Heritage Humane Society (HHS) is one of hundreds of shelters across the nation teaming up with NBCUniversal this year to participate in “Clear the Shelters,” an annual pet adoption initiative to find loving homes for animals in need. But even though the initiative has been a success so far, HHS remains full.
Since the start of the campaign on August 1, a total of 88 pets have been adopted, according to Marketing and Community Engagement Director Jennifer Lafountain. That tally includes 61 cats, 23 dogs, one cockatiel, one ferret, one rat and one guinea pig.
Nonetheless, the total number of pets in the shelter’s care has not dropped since the promotion began.
“On July 31, we had 237 pets in care,” Lafountain said. “As of today, we have 238 pets in our care.”
The statistics are shedding light on a growing crisis: even when adoption rates are high, more pets are entering shelters than leaving.
The problem is not just local. Across the nation, shelters and rescue organizations are overwhelmed and over capacity. Homeless pets are staying at shelters longer now than at any time in the past four years, and euthanasia rates have increased, according to a recent report by Shelter Animals Count, a national shelter animal database.
Several major factors have exacerbated the crisis. During the first 14 months of the pandemic, nearly one in five American households adopted a cat or dog. But as more people return to the office and inflation continues to take a toll on families, many of those pets are being returned to shelters.
HHS is an open-admission shelter, meaning they must have kennels available day and night for new animals that are brought in. With so many dogs currently living at the shelter, Lafountain said the staff has had to convert offices – and even the building’s classroom – into temporary housing space for pets.
Though the situation has been disheartening for staff, Lafountain said several recent success stories have helped boost morale.
Some of Heritage Humane Society’s longer-resident pets have recently been adopted amid the Clear the Shelters initiative.
A cat named Lucy, who was brought to HHS as a surrender in January, finally found her forever home on August 22. And a dog named Kolt, who was admitted to the shelter over a year ago on August 13, 2022, was also adopted last week.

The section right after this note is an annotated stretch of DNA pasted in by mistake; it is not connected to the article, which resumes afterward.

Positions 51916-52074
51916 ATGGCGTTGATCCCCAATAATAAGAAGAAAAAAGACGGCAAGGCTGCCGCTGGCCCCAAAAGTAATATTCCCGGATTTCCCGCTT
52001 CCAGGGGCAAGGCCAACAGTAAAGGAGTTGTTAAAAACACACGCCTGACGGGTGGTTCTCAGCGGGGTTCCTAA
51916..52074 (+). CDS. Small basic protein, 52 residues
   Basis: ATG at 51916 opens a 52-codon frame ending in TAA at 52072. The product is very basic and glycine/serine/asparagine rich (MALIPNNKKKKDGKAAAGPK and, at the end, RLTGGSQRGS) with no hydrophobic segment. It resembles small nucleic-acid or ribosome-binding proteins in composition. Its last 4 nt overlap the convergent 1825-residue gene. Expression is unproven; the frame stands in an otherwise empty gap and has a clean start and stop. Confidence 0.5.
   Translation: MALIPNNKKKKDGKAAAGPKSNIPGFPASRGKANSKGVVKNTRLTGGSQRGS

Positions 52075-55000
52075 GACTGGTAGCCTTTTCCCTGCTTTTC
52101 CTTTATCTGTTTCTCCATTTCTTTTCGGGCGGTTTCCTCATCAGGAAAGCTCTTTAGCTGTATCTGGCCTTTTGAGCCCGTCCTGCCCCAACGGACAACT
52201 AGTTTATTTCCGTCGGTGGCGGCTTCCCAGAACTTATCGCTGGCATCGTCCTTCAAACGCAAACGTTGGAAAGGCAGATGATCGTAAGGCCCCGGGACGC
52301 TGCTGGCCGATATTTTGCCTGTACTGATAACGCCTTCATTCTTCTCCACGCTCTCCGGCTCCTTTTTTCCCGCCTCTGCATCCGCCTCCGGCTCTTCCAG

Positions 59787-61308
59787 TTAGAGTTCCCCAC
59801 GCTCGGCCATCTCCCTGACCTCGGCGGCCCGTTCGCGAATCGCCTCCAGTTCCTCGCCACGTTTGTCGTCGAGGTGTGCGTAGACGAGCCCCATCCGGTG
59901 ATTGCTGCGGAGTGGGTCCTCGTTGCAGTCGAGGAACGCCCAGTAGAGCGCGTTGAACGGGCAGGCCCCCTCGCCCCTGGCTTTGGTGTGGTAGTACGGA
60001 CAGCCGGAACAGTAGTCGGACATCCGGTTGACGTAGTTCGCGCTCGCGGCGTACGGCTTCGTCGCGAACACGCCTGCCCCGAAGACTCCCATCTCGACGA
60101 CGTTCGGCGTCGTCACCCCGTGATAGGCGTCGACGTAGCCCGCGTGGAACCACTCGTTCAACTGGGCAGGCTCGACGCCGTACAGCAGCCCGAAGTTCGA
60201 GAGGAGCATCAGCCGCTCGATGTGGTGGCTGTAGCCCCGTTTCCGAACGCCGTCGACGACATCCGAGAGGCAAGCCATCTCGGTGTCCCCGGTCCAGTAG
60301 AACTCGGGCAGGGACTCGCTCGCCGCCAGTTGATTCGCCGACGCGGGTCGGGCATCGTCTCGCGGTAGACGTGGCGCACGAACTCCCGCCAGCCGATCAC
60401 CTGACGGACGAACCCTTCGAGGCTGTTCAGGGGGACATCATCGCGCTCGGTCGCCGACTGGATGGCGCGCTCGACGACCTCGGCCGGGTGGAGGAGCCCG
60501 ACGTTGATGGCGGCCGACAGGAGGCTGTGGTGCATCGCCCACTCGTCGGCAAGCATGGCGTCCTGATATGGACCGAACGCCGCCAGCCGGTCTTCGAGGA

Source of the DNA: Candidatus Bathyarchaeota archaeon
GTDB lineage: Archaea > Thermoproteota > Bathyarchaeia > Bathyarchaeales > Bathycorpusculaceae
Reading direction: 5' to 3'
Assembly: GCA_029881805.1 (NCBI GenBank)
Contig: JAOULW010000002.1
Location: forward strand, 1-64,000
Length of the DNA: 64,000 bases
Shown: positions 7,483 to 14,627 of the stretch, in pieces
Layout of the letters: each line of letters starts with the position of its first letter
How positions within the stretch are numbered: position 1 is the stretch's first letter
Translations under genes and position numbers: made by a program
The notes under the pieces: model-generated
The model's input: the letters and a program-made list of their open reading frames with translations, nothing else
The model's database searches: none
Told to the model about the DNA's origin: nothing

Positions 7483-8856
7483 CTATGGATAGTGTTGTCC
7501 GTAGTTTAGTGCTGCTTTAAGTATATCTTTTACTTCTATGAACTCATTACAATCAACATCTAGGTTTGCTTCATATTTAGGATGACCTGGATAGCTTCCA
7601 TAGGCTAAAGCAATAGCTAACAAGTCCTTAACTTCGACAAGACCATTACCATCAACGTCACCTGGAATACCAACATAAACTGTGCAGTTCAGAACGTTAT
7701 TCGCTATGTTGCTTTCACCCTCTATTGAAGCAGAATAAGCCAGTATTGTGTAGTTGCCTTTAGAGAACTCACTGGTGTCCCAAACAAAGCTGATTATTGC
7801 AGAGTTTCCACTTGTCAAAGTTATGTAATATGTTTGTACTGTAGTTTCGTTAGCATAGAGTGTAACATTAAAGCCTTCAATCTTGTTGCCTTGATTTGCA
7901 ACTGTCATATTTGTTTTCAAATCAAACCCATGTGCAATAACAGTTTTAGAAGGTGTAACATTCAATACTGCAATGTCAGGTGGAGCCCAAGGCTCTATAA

“Seeing some of our longer resident pets finally find their forever homes has really helped the morale of our staff and volunteers here,” Lafountain said. “They put so much of themselves into these animals, and seeing them get adopted and thrive makes everything worth it.”
Long-term shelter stays can be tremendously tough on dogs and cats. While staff and volunteers invest many hours into providing interactive care, the pets still spend much of their time in kennels, and many struggle to adapt to the stress of the noisy environment.
Lafountain hopes the shelter’s longest-resident pet – an 8-year-old female pit bull terrier mix named Gemma – will also finally find a loving home soon.
Gemma was admitted to HHS over a year ago after her previous owner became ill and could no longer care for her. The pooch is described by volunteers as a “wonderful, sweet companion” who loves naps, leisurely walks and squeaky toys.
An anonymous donor already stepped up to sponsor 100% of Gemma’s adoption fee.
Lafountain emphasized that there are many ways the community can help HHS navigate through this challenging time.
One of the most important ways people can help is by adopting a pet, and there is no better time than now.
The Clear the Shelters campaign continues until August 31. As part of the initiative, adopters have a chance to receive 25-50% off the adoption fee through a Spin-the-Wheel promotion. Some adopters may even win the chance to name their own adoption fee.
Profiles of adoptable pets currently available at HHS can be viewed online. Potential adopters can stop by the shelter during adoption hours, which are from 12 p.m. to 4:30 p.m., Tuesday through Sunday.
Lafountain stressed that those who are not currently able to adopt can still make a difference in the lives of the community’s many homeless pets.
A wide variety of volunteer opportunities are available at HHS, and people interested in giving some of their time can get involved in “so many ways,” Lafountain said.
The shelter currently needs people who can foster, walk dogs, clean cat cages and assist with special events or fundraisers.
HHS is a nonprofit organization that relies primarily on friends and supporters to continue providing high-quality care to the many pets at the shelter. Lafountain said the shelter relies on online donations in order to continue its lifesaving mission.
To learn more about available volunteer opportunities or to donate online, visit heritagehumane.org.
Thanks for reading! Will you help make our journalism possible?
The Triangle is a uniquely independent news source for Virginia's Historic Triangle and the surrounding region. We need our community's support to keep producing quality local journalism.